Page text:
The American Civil Liberties Union (ACLU) of Massachusetts released a report Wednesday describing the extent in which Boston police spied on people who used the hashtag #MuslimLivesMatter on social media.
The authorities collaborated with Geofeedia, a social media monitoring startup that originally also worked with companies like Facebook, Twitter, and Instagram, before ultimately being barred from special data access by those firms. With Geofeedia’s services, law enforcement officials in the city were able to surveil people who used what they referred to as “Islamist Extremist Terminology” between 2014 to 2016, according to the ACLU.
Geofeedia empowers police with the ability to sort through the massive amount of social media content by browsing for specific words, hashtags, images, and even location. Boston authorities tracked people posting #MuslimLivesMatter through Geofeedia, even if they had location data services turned off on Twitter or Facebook, according to the ACLU. The company would send the Boston Police Department (BPD) alerts for other targeted keywords like “smoke,” “backpack,” “Islamic state” and “ISIS.”
Location information at that specific time weren’t the only personal details, as Geofeedia could provide such data for tweets made several weeks before.
Sometimes it wasn’t just the people posting the keywords or content that were spied on, as friends or associates of the original user or account were also sometimes scooped up in the surveillance apparatus, says the ACLU.
The ACLU does not clarify if the technology was used to make arrests, or led to long-term probes, in this situation. The program cost the city $26,698.
“If the Department plans to buy such a system in the future, it should first consult with the public, elected city officials, and civil liberties and civil rights groups,” Nasser Eledroos and Kade Crockford of the ACLU wrote in the report. “But before even considering expending public resources on a system like this, BPD must make a clear and compelling case detailing how and why social media surveillance benefits public safety. These BPD documents strongly suggest it does not.”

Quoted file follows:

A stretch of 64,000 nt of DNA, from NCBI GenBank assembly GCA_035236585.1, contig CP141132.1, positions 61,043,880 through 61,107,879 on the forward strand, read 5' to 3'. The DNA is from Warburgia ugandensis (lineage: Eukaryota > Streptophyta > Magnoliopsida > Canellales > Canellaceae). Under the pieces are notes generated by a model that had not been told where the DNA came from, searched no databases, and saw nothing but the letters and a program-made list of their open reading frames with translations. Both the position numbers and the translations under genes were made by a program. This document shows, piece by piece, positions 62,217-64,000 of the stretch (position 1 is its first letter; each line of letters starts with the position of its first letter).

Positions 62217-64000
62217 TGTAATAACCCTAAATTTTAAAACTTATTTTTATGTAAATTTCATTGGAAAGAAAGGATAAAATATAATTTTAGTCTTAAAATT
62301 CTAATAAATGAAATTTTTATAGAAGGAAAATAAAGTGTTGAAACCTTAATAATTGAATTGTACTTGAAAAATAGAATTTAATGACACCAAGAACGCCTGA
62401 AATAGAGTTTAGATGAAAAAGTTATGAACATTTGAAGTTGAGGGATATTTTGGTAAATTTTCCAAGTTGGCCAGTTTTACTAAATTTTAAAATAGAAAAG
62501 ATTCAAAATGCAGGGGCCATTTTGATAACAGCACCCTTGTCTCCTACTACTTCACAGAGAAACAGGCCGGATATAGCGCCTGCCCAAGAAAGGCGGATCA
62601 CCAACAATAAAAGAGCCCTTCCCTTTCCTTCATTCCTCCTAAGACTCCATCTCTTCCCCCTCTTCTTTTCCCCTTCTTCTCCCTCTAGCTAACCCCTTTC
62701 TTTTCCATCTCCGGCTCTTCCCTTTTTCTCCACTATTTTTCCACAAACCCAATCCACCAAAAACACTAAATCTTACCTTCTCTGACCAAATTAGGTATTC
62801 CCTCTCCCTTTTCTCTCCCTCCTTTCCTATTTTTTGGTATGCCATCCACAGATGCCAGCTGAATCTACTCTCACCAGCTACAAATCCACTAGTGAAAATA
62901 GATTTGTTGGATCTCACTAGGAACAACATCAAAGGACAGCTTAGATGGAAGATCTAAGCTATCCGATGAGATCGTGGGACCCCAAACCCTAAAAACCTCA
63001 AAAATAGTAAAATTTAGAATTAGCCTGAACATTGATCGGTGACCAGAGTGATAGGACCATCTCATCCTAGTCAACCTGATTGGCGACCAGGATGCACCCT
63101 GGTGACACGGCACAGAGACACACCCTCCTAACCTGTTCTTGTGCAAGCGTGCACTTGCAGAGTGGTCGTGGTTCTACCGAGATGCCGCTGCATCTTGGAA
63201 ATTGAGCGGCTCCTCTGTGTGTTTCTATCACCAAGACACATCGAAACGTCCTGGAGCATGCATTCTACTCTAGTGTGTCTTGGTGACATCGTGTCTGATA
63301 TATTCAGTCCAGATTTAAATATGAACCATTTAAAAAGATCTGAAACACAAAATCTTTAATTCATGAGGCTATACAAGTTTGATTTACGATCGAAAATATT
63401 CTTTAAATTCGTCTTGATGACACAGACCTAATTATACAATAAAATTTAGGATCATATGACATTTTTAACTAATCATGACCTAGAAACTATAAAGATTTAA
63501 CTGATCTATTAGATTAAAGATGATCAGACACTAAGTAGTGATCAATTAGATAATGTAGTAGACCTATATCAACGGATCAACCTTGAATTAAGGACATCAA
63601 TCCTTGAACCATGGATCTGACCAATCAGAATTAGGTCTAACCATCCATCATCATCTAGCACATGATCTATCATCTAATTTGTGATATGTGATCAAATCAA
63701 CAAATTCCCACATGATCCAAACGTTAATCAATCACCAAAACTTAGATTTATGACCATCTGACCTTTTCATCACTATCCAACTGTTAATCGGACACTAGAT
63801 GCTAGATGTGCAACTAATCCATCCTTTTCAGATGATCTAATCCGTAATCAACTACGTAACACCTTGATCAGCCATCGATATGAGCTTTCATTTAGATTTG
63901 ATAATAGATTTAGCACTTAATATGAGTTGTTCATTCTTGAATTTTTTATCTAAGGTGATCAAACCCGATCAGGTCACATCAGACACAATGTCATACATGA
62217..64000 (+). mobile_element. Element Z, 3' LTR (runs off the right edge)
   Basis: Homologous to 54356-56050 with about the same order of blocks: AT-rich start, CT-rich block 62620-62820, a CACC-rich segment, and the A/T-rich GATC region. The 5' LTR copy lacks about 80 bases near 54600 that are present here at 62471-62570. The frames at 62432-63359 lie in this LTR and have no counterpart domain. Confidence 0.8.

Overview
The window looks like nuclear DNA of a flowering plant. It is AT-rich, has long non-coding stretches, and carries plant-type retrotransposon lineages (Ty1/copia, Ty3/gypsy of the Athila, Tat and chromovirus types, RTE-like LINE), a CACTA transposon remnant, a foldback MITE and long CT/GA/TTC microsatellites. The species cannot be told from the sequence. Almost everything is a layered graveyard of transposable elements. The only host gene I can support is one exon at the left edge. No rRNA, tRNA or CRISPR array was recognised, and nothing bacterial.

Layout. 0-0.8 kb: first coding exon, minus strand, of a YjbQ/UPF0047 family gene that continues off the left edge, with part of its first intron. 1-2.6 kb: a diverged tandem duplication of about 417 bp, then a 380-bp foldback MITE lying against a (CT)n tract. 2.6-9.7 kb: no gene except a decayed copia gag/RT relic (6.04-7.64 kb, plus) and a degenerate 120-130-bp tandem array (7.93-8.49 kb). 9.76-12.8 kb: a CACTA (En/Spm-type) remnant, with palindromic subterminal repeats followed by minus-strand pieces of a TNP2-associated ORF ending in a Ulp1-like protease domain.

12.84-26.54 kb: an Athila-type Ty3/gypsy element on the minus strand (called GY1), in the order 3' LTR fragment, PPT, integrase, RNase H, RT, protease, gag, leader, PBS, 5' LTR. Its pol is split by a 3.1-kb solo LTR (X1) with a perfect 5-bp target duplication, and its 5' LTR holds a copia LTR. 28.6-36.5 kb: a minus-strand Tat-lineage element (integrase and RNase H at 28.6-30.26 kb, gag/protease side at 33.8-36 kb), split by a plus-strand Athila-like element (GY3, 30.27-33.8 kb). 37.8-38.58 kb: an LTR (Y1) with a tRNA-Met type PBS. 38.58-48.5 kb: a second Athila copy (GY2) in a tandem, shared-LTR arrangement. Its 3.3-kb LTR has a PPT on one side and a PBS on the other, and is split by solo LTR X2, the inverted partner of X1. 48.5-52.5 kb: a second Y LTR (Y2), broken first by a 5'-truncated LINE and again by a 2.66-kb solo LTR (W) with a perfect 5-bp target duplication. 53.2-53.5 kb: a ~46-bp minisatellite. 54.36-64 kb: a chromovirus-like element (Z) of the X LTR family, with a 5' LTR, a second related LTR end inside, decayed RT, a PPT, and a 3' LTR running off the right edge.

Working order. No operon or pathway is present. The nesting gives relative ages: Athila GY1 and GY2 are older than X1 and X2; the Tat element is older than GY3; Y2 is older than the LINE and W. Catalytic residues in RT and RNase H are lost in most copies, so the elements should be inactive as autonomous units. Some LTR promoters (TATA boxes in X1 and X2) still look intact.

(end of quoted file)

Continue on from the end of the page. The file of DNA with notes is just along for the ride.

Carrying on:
The BPD adamantly refutes ACLU’s allegations and findings.
“The report is based on uninformed assumptions, and the department does not deem it worthy of a response,” Officer Rachel McGuire of the BPD office of media relations, told The Daily Caller News Foundation. “Lt. Det. McCarthy already spoke to the AP on this matter, and we will not indulge the ACLU further.”
Inspections of people’s social media accounts and activity have gone up in recent months and years — a trend likely stemming from former President Barack Obama’s administration’s vamped up monitoring processes, especially at the border, and intensifying in President Donald Trump’s administration.
U.S. border authorities conducted a substantially higher amount of electronic device searches in 2017 when compared to 2016, according to the agency.
Many foreign travelers on the visa waiver program have reportedly been asked if they want to “enter information associated with your online presence,” like Facebook, Twitter, Instagram, LinkedIn, YouTube, and Google+, according to Politico. Others are compelled to do so.
Part of the Department of Homeland Security, the Customs and Border Protection (CBP) said, in 2016, 19,051 international travelers were forced to go through an electronics search. In 2017, 30,200 people underwent an official inspection of some device, marking a 58.5 percent increase in just one year.
The new policy drew large amounts of criticism in mid-2016 when the procedure was first discovered by privacy advocates. A coalition of 28 different organizations, many civil liberties-oriented, urged authorities to drop the policy. (RELATED: FBI Signs Key Contract For Social Media Surveillance)
This post has been updated with comment from the Boston Police Department.
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